Are the New York Rangers the best team in hockey? On paper, they sure look like it.
To evaluate this, we have to take an overall view of the team. Thus, I will evaluate each component of the team and compare it to the other favorites of the league.
This thorough analysis will allow us to answer that vital question: Are the Rangers the NHL's best team on paper?
Read on to find out.
Rick Nash is the key to the Rangers offense.
The New York Rangers possess one of the the best first lines in hockey.
The combination of Marian Gaborik, Brad Richards and Rick Nash is lethal:
Nothing earth-shaking from Torts: "Big line" (19 points) needs support from others, concern about balance, next game (Philly) is only focus
— Steve Zipay (@stevezipay) January 28, 2013
20 points in just six games is incredible. That's 3.3 points per game.
The problem, of course, is that there isn't enough production outside that "big line."
Derek Stepan has four assists, which is nice, but no goals. Ryan Callahan has just two goals.
Outside of the top line, there is simply not enough production. Eventually, teams will be able to clamp down on that "big line," and if the secondary players are not able to step up, then the Rangers might not be able to compete.
While the Rangers have the best first line, their other rivals have better secondary depth.
But they don't.
Callahan and Stepan need to step up. Until they do, they will be behind in offense.
Ryan McDonagh is the best defensemen on a team full of good ones.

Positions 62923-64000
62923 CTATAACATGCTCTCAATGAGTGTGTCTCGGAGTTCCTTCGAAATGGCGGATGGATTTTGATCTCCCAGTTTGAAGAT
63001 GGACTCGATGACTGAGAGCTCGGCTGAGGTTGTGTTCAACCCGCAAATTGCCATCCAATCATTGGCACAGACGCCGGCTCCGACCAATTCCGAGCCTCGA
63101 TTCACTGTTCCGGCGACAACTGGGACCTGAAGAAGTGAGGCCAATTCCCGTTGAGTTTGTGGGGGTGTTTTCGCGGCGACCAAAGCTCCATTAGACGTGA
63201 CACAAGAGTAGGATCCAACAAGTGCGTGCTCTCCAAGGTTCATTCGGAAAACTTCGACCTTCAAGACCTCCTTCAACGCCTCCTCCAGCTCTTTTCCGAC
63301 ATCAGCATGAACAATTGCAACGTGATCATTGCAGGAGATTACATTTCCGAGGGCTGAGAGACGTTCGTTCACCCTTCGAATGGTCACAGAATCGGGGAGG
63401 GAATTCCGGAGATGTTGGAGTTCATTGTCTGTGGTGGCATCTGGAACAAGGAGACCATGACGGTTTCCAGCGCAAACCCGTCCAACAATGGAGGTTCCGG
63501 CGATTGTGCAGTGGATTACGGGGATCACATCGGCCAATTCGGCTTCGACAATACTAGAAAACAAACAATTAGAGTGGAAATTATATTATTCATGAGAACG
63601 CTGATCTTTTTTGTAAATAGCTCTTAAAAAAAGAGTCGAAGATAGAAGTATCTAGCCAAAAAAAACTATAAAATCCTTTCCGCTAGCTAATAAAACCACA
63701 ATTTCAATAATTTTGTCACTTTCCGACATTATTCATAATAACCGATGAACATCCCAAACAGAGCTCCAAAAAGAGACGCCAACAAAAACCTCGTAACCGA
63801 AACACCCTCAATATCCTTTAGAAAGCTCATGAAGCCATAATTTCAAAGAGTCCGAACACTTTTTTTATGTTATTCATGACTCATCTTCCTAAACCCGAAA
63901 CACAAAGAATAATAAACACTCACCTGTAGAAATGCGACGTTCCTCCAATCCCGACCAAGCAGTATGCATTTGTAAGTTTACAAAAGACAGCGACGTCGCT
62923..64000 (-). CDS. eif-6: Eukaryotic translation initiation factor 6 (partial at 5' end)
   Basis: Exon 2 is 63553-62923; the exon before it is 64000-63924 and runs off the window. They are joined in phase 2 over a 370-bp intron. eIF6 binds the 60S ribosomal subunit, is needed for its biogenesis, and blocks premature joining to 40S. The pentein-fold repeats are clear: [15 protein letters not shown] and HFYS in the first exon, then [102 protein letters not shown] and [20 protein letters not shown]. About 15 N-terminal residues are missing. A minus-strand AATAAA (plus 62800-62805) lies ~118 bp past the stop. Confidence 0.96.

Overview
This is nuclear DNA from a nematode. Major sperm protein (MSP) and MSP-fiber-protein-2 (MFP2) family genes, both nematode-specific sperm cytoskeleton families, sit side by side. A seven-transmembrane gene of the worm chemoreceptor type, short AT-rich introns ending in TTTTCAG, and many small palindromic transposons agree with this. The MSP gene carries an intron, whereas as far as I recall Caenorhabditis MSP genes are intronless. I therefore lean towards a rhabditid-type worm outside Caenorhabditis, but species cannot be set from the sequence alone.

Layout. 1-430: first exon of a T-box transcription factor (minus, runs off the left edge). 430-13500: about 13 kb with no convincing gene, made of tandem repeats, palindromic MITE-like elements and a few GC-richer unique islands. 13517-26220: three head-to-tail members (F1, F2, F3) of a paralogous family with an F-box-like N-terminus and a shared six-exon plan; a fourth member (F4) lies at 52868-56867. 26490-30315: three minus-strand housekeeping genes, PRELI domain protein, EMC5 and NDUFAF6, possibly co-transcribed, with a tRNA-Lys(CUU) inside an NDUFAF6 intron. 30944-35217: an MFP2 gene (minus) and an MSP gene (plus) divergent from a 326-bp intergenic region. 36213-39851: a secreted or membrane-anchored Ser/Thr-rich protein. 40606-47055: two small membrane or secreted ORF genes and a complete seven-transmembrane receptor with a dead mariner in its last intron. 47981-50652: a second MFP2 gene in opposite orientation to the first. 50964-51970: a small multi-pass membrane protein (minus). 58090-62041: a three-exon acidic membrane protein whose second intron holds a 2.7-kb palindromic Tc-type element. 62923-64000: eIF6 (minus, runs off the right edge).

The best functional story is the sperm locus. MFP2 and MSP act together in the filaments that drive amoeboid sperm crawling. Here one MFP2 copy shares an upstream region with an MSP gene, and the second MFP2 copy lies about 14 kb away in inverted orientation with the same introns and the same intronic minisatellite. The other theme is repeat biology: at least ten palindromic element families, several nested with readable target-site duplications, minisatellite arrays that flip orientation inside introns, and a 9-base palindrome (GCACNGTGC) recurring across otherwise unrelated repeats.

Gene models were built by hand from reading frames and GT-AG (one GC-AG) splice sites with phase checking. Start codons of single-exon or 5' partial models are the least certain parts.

It's not a stretch to say that the Rangers have the best young defense in hockey.
Led by Ryan McDonagh, the Rangers are a physical, tough defense with plenty of offensive upside.
Last season, they allowed the third fewest amount of goals in the league. Only St. Louis and Los Angeles allowed fewer.
The Rangers do have a problem at the sixth defensemen, as neither Stu Bickel nor Steve Eminger are very good.
Still, for the most part, the Rangers are really, really good.
They're right up there with the great defenses of the league, like Los Angeles, St. Louis, Boston and Vancouver.
It helps to have a great goaltender, but the defense in front of Henrik Lundqvist is quite good.
They have offensive skill in Michael Del Zotto, who had 41 points last season.
So far through six games, Del Zotto has five assists.
This is a defense that combines solid positioning, physical play, smart outlet passes and enough offense to be among the best in the league.
Henrik Lundqvist is the league's best goaltender.
Henrik Lundqvist is the best goalie in the league.